Tuesday, October 18, 2011

Materialism in the deepest sense

“In the post-Enlightenment Western world, the framework of cosmic ontology has become strictly material—that is, the cosmos is perceived to exist because it has material properties that can be detected by the senses. The functioning of the cosmos is consequently understood as resulting from its material properties, and its origins are described in material terms. In a material ontology, something is created when it is given or otherwise gains its material properties. In material ontology, there is great interest in investigating and understanding the physical nature of reality, especially in terms of its building blocks, from the smallest constituents, including molecules, atoms, cells, quarks, and so on (the constituent parts), to the largest agglomerations of constituents, including planets, solar systems, and galaxies. In a material ontology, material origins are of ultimate importance and of central concern.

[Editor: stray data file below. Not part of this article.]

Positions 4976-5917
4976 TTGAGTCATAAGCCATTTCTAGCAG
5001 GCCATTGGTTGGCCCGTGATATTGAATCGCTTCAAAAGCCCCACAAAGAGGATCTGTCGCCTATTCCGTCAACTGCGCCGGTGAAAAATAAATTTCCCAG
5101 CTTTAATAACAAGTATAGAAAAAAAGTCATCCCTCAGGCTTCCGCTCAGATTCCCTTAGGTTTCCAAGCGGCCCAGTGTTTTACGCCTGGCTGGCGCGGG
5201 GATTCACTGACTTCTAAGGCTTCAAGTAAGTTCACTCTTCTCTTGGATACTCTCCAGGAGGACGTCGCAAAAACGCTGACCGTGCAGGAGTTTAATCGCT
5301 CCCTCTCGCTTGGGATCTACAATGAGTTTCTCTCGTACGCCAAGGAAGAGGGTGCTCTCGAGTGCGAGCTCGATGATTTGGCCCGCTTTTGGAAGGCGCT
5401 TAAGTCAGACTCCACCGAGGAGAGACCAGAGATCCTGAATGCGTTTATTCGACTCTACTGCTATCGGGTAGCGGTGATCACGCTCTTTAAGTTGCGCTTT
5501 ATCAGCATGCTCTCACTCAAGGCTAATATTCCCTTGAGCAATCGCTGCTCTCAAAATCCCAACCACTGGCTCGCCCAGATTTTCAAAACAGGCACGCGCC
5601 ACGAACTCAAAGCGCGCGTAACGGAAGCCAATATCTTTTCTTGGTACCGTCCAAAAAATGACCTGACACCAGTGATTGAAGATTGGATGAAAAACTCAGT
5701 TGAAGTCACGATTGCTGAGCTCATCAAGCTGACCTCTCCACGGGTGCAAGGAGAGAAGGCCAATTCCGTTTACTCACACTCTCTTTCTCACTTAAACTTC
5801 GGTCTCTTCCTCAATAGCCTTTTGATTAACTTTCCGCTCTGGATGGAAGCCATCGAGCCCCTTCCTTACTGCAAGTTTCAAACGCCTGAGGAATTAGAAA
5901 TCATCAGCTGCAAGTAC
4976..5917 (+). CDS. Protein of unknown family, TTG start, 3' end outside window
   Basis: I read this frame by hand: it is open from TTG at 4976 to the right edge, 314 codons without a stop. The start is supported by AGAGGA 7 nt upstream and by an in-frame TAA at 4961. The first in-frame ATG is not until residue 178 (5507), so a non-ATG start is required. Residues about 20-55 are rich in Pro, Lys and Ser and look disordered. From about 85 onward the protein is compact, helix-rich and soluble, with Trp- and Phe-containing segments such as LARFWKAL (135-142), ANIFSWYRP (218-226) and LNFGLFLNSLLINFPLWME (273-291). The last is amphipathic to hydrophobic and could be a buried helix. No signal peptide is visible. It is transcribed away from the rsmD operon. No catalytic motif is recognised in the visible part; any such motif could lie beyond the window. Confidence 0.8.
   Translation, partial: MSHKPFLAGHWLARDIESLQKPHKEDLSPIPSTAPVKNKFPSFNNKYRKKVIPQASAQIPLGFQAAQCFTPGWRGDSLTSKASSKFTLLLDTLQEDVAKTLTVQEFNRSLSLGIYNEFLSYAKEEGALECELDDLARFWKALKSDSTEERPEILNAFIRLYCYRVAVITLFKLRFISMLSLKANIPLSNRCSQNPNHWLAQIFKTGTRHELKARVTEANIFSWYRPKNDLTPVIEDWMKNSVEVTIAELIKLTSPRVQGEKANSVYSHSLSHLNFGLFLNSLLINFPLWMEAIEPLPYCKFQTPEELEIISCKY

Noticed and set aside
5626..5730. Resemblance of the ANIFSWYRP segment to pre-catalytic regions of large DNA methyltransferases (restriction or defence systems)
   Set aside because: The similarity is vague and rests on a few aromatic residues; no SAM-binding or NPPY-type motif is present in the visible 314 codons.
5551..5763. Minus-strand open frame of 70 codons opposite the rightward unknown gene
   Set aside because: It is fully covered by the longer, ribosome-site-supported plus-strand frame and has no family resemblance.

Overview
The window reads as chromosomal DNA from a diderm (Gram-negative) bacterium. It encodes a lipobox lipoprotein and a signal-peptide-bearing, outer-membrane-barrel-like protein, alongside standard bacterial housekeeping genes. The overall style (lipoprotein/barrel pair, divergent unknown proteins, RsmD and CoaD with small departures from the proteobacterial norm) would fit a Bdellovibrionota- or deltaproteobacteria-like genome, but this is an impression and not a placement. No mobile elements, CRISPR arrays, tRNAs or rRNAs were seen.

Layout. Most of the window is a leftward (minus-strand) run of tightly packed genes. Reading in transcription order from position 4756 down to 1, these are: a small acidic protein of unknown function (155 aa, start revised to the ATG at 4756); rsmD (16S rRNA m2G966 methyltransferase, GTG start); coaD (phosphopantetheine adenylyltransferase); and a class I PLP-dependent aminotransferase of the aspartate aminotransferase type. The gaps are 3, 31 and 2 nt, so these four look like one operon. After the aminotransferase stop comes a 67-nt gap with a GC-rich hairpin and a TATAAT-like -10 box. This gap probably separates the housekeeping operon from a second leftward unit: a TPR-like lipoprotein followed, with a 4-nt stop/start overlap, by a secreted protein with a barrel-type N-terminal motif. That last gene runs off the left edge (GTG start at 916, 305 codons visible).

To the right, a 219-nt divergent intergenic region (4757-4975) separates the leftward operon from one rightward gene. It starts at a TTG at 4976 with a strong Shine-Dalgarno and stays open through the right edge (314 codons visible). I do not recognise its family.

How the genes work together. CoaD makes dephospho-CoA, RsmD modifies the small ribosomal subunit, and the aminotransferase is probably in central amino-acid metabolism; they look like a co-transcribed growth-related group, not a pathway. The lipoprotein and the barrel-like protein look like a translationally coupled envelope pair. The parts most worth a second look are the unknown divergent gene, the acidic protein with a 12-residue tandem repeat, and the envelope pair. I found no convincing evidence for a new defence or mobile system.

“However, we have no reason to think that cosmic ontology in the ancient world was conceived as having a material basis. Though an ancient material cosmic ontology cannot be ruled out, it certainly should not be assumed as the starting point for our consideration. Good methodology demands that we take our lead from the texts themselves when thinking about how the ancients framed their own ontological perspectives. If their ontology was not material, then they likely would have had little interest in material origins. The focus of their ontology would also naturally be reflected in their accounts of origins.”—Genesis 1 as Ancient Cosmology, pages 23-24

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